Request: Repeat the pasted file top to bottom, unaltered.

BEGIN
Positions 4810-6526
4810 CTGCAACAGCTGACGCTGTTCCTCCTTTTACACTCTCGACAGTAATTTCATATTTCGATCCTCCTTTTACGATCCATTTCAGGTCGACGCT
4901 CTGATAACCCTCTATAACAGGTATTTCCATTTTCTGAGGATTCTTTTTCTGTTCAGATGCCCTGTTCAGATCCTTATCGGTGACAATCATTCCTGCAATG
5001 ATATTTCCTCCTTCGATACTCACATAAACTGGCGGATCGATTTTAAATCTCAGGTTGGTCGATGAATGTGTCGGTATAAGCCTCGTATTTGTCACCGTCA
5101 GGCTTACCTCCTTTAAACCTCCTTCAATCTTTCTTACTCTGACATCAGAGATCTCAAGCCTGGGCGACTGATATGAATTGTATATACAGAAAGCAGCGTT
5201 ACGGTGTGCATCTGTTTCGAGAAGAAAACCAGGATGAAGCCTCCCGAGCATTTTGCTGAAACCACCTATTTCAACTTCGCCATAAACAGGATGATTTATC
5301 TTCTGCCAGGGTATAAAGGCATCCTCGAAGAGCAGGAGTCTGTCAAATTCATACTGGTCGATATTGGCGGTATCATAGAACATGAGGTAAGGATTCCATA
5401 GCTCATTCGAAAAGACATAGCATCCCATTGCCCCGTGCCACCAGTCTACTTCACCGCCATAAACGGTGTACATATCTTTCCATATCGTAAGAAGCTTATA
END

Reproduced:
Positions 4810-6526
4810 CTGCAACAGCTGACGCTGTTCCTCCTTTTACACTCTCGACAGTAATTTCATATTTCGATCCTCCTTTTACGATCCATTTCAGGTCGACGCT
4901 CTGATAACCCTCTATAACAGGTATTTCCATTTTCTGAGGATTCTTTTTCTGTTCAGATGCCCTGTTCAGATCCTTATCGGTGACAATCATTCCTGCAATG
5001 ATATTTCCTCCTTCGATACTCACATAAACTGGCGGATCGATTTTAAATCTCAGGTTGGTCGATGAATGTGTCGGTATAAGCCTCGTATTTGTCACCGTCA
5101 GGCTTACCTCCTTTAAACCTCCTTCAATCTTTCTTACTCTGACATCAGAGATCTCAAGCCTGGGCGACTGATATGAATTGTATATACAGAAAGCAGCGTT
5201 ACGGTGTGCATCTGTTTCGAGAAGAAAACCAGGATGAAGCCTCCCGAGCATTTTGCTGAAACCACCTATTTCAACTTCGCCATAAACAGGATGATTTATC
5301 TTCTGCCAGGGTATAAAGGCATCCTCGAAGAGCAGGAGTCTGTCAAATTCATACTGGTCGATATTGGCGGTATCATAGAACATGAGGTAAGGATTCCATA
5401 GCTCATTCGAAAAGACATAGCATCCCATTGCCCCGTGCCACCAGTCTACTTCACCGCCATAAACGGTGTACATATCTTTCCATATCGTAAGAAGCTTATA